Wednesday, June 2, 2010

No Bull, It's a New Bull

Since we run a closed herd (the only new brood cows that enter the herd are daughters of existing cows not purchased at auction), if we save back replacement heifers and want to continue to run only one herd, we must buy new bulls so we aren't breeding sire to daughter. So this year we needed a new bull to bring in some fresh genetics to the herd. It took a bit of extra time and work but we ended up sourcing one that looks decent for our price range and will hopefully throw some nice calves.

We already have one bull, a red Angus we call Archie, but he is a heifer bull and can't cover the entire herd himself. The difference between a herd bull and a heifer bull has to do with the size of calves and overall calving ease. Heifer bulls throw lower birth weight calves that make it easier for first-calf heifers to safely deliver. With a herd bull, since he is being bred to cows that have all calved before, it is not necessary to throw low birth weight calves.

OK, so not only does he have a different job than Archie, he is also a different breed. The new bull is a polled (hornless) Hereford, a traditional British beef breed. Herefords are known for docile temperament (unlike Angus which can be defiant and high-headed), being easy breeders and fast growing calves. One of the reasons we were looking to bring some Hereford genetics into our highly Angus influenced herd has to do with hybrid vigor.

Within a particular breed (Hereford, Angus, Charolais, whatever) that breed has its' own gene pool where certain traits have been bred out of the pool (i.e. horns) while other desirable traits have been concentrated (like coloring, frame, marbling). Inbreeding further concentrates and limits the available genetic options while mating with another breed introduces a whole new library of genetic information which can lead to heterosis or hybrid vigor.

If we breed our black Angus cows to a Hereford bull, the resulting offspring is known as a F1 (filial 1) hybrid and possesses characteristics of each of the Angus and Hereford breeds. What does this mean in English? We get cute black calves with white faces (aka Black Baldies) that grow more vigorously than pure Angus or Hereford calves.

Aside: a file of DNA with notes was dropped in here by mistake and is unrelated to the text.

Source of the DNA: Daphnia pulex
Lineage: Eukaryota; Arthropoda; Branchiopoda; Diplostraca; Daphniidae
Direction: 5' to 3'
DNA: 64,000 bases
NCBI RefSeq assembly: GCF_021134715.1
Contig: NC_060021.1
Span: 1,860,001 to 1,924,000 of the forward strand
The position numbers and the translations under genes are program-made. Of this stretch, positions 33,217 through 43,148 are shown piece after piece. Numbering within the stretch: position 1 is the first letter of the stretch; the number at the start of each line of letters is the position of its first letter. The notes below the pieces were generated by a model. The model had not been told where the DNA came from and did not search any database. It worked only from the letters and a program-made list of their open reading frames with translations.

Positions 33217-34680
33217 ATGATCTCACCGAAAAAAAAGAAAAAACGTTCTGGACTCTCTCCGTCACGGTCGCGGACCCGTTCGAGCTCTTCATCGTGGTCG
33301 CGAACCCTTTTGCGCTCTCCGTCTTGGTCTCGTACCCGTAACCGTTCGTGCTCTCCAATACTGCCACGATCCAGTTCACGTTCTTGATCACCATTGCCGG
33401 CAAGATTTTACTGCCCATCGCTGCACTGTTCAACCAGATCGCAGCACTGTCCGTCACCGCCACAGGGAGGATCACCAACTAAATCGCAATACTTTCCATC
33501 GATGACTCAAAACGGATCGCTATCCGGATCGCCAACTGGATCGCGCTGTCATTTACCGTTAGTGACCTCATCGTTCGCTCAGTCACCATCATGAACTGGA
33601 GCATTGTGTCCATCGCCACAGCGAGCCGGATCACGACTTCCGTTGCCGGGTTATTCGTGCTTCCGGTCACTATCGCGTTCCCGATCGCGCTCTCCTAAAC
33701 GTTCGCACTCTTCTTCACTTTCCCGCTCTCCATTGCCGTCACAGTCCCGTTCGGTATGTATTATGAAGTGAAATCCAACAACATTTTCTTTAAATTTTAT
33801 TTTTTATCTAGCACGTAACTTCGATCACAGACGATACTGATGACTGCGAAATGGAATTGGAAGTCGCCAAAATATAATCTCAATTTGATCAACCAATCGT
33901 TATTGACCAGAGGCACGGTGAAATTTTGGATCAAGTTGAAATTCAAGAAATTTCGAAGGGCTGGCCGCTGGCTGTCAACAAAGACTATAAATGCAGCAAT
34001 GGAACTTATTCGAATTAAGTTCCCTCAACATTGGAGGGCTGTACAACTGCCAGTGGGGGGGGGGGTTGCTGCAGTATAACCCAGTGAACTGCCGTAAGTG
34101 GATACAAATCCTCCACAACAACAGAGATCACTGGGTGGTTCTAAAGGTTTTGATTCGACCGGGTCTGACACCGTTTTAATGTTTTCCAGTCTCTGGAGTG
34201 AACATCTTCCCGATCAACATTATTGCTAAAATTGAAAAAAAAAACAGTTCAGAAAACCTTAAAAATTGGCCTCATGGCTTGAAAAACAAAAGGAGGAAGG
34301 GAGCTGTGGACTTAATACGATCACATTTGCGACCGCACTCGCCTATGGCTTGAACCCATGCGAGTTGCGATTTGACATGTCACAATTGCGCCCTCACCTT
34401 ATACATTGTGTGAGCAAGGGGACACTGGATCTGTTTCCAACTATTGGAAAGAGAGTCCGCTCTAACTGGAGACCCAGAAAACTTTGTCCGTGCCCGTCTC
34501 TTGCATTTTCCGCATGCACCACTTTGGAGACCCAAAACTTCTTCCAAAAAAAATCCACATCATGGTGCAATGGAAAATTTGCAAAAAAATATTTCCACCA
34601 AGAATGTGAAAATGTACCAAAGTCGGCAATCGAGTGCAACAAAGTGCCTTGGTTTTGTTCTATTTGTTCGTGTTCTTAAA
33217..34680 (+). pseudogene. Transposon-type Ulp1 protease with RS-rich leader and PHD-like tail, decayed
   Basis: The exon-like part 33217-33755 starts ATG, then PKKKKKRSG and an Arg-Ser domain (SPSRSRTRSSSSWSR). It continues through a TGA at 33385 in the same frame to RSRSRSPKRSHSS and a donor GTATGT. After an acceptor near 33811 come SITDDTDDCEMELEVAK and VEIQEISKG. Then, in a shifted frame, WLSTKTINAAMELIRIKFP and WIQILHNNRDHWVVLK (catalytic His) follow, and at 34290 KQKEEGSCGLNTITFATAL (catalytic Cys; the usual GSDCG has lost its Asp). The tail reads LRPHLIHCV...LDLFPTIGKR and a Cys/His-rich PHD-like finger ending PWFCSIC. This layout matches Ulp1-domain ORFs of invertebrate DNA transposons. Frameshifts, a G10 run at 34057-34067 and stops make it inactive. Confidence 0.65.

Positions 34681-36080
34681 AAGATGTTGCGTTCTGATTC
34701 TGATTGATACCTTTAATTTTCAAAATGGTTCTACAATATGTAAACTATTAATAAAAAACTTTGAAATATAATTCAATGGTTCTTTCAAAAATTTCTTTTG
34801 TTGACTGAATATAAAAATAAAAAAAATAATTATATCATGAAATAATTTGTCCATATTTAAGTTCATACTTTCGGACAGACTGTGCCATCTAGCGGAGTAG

Of course this is a highly simplified explanation of a very complicated genetic process but you get the idea.

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The new bull. At right is Spats, an example of a black baldy
where her sire (Curly) was a Hereford and her dam an Angus.

In short, we have a new bull, we've already seen him doing his job and we hope he throws some nice calves that will grow well here at the ranch but first... he needs a name!

I am waiting on his papers to see his registered name but I want to hear from you first. What should we call this guy? Leave your suggested name in the comments field (for a refresher on how to comment without an account, click here).

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All in a name. What should mine be?

1 comment:

Rachel said...

The first thing that popped into my head was either Nacho or Mr. Magoo, or maybe Pib...Pretty ridiculous I know... :)

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